Canadian Lawyer InHouse

September/October 2019

Legal news and trends for Canadian in-house counsel and c-suite executives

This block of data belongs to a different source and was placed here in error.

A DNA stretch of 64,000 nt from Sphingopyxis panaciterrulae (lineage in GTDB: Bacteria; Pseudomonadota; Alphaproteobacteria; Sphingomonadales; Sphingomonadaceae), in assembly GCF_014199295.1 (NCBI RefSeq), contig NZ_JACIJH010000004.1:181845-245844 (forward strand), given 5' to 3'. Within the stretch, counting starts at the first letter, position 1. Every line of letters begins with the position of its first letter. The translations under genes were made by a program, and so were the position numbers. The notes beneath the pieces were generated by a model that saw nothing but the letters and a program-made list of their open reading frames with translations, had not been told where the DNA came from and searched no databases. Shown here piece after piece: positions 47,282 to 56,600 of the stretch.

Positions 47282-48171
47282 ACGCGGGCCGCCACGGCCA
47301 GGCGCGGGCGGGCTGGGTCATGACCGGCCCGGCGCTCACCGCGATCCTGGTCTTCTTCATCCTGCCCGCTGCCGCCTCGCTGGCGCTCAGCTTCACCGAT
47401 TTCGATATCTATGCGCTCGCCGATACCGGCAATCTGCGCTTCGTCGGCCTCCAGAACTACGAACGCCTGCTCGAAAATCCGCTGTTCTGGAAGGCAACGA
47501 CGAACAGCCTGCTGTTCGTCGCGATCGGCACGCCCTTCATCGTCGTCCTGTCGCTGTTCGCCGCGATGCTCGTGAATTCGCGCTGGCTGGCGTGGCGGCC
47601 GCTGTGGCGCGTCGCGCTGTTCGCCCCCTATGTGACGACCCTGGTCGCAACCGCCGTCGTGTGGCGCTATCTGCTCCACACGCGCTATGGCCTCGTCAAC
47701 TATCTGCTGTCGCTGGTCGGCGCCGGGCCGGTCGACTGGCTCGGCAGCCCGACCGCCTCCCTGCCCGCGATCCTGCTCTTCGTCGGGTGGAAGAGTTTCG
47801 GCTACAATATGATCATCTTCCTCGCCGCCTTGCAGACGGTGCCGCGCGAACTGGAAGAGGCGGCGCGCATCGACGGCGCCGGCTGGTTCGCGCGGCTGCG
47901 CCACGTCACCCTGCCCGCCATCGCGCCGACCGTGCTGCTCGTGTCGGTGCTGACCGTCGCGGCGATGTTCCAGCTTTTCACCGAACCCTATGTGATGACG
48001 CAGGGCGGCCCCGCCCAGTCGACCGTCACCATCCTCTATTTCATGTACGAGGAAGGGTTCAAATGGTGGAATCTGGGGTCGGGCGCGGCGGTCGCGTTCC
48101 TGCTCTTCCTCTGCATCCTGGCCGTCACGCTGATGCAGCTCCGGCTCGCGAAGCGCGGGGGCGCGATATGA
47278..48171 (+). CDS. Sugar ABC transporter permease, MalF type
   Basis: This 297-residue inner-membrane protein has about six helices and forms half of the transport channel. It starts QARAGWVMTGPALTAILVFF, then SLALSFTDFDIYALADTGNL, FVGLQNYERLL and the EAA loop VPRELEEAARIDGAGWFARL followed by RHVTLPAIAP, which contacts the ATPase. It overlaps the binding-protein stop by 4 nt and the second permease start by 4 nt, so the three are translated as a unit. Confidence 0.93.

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40 www.canadianlawyermag.com/inhouse sion projects didn't take as much time to re- view, but they still took 42, 49 and 38 months, respectively, so between three-and-a-half and more than four years, said the study. In an article on the study, written by consultant Jonathan Drance, senior advisor Glenn Cameron and partner Rachel Hutton, all of Stikeman Elliott LLP, the authors state that the "declaratory policy" of the federal government has been to complete these re- views between two and two-and-a-half years. The wait-time problem is "structural" and not a partisan issue, as it has persisted over Liberal and Conservative administrations, says Drance. "We've lacked that clarity of policy and di- rection and support at the federal level, really, for the last 25 years under administrations of both parties," he says. The provinces manage much more quickly, with timelines in the scope of 18 months to three years, state the authors. The ability of provincial reviews to sign off on major energy projects in half the time or less lies not in tools or resources but in political will, says Drance. For a provincial government, a major energy project comprises a much larger piece of the economic pie, he says. "I've come to trace it to the fact that indi- vidual projects are just not as significant at the federal level as they are at the provincial level. And where you see a project is a signif- icant priority for the government, then rules are adopted, the attitudes are communicated openly to the public and to regulators, and you tend to find a balance in terms of timing, to review a project and accept or reject it," Drance says. Another significant aspect of energy and infrastructure projects is Indigenous consent. Proposed pipelines in traditional Indigenous territory have galvanized certain Indigenous groups and sparked massive protests, such as the hereditary chiefs of the Wet'suwet'en Nation in B.C. and the Dakota Access Pipeline on the Standing Rock Indian Reservation in North Dakota. In 2016, the Trans Mountain Pipeline was blocked by the Federal Court of Appeal because the federal government failed in its duty to consult. Provincial, territorial and federal govern- ments have a duty to consult Indigenous groups when a planned project could impact Aboriginal and treaty rights recognized under s. 35 of the Constitution Act. Drance says In- digenous consultation is a "significant" aspect of the delays found in the Stikeman Elliott study, "but in a different way than you might initially think." Just as with environmental assessment, when it comes to Indigenous consultation, it is a lack of enthusiasm and high-level devotion to the projects that spell their doom, Drance says. It is typically federal and not provincial consultations that fall short of the mark, he says. Even though many provincial reviews are challenged in court, the degree of consulta- tion done at the provincial level tends to be sufficient, he says. "If you look at the record from the decided cases at the federal level — the Northern Gateway case and the Trans Mountain case — the criticism by the Federal Court of Appeal in each case was virtually identical," Drance says. "It was that, at the critical moment of consultation, it wasn't the core priority of the FEATURE Moving at a snail's pace Energy projects suffer long wait times due to lack of political motivation, a recent study by Stikeman Elliott found IN 1980, in response to Prime Minister Pierre Elliott Trudeau's National Energy program, the late Ralph Klein — then the mayor of Calgary — said, "Let the eastern bastards freeze in the dark," immortalizing the bumper-sticker slogan that epitomized an oil-focused Western Canadian resentment. There are new political factors, but the political dynamics remain the same. The oil price crash in 2014 and the subsequent economic hardship in Alberta and Saskatch- ewan have upped the stakes in the political divide, which now centres on climate change, the carbon tax and pipelines. For the latter, instead of glowering east, Western Canada is directing its disdain to the west coast, as B.C. Premier John Horgan and Alberta Premier Jason Kenney face off over the Trans Moun- tain Pipeline. A study of major energy projects by law- yers from Stikeman Elliott LLP suggests that those concerned about the oil and gas sector may want to aim their blame back at Ottawa, like old times. For pipelines, the average length of a federal environmental review was almost 70 months or just less than six years, according to the study. Oilsands projects typically took longer, averaging 74 months or more than six years. Liquid natural gas, generation and transmis-

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